You may recall from our bug zapping light saber build that these devices work by providing two energized grids. When an insect flies between the grids it allows the potential energy to overcome the air resistance by travelling through the insect’s body. The Megazap uses a transformer from a microwave oven to source that potential. The transformer produces 2.4 kV and the current is limited by a floodlight fitted inside the microwave. The side effect of using the lamp as a limiter is that it lights up with each bug zapped, providing a bit of a light show. Don’t miss the video after the break to see some flying foes get the life shocked out of them.
Continue reading “A huge microwave-powered bug zapper”
This is something of a mandatory donation meter. If you don’t feed it with coins it sounds a very loud alarm continuously.
[Piet De Vaere] built the device for a free festival in Ghent, Belgium. The intent is to help raise awareness that although free of an admission price, the success of the event depends on donations. It works much like a parking meter. When you feed it coins time is added to the meter. When it runs all the way down that large loudspeaker on the right side of the case sounds the alarm.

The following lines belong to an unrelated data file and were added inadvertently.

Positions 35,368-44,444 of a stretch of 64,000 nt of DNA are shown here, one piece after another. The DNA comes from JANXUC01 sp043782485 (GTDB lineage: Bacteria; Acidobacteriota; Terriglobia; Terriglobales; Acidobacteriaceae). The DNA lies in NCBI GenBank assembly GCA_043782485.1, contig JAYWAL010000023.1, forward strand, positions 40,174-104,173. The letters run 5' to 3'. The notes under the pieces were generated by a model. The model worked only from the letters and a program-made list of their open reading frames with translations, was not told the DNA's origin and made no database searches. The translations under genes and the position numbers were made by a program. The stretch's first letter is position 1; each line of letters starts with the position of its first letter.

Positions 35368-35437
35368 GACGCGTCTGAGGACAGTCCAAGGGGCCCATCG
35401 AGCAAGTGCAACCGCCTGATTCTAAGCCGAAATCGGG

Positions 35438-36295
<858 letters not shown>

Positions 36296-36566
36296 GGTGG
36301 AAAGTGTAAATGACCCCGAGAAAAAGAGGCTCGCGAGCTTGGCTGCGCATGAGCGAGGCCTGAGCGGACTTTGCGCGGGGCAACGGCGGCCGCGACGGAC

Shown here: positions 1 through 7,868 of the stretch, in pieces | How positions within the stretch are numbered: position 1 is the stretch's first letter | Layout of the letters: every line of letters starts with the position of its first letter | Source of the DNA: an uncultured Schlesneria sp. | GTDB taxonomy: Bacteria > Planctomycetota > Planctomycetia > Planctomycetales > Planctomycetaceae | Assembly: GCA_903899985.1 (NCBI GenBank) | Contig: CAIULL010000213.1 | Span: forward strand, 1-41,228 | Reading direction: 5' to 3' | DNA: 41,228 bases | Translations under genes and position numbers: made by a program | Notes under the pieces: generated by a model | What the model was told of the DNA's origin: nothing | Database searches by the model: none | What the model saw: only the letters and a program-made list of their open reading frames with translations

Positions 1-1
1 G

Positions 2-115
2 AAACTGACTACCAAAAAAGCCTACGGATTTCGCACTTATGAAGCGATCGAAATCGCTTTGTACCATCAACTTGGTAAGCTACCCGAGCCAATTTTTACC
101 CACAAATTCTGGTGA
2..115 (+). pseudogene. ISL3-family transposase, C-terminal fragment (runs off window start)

In the video after the break [Piet] walks us through a demonstration, followed by a tour of the hardware. The pointer on the meter is a piece of cardboard connected to a servo. An Arduino board controls the servo, adding time in two-minute intervals whenever a coin enters the chute and passes by an optical sensor. There is no distinction between types of coins.
The use of a pizza box as a prototyping board shows that you don’t have to be fancy to build something neat.
Continue reading “Donation meter raises alarm when not plugged with coins”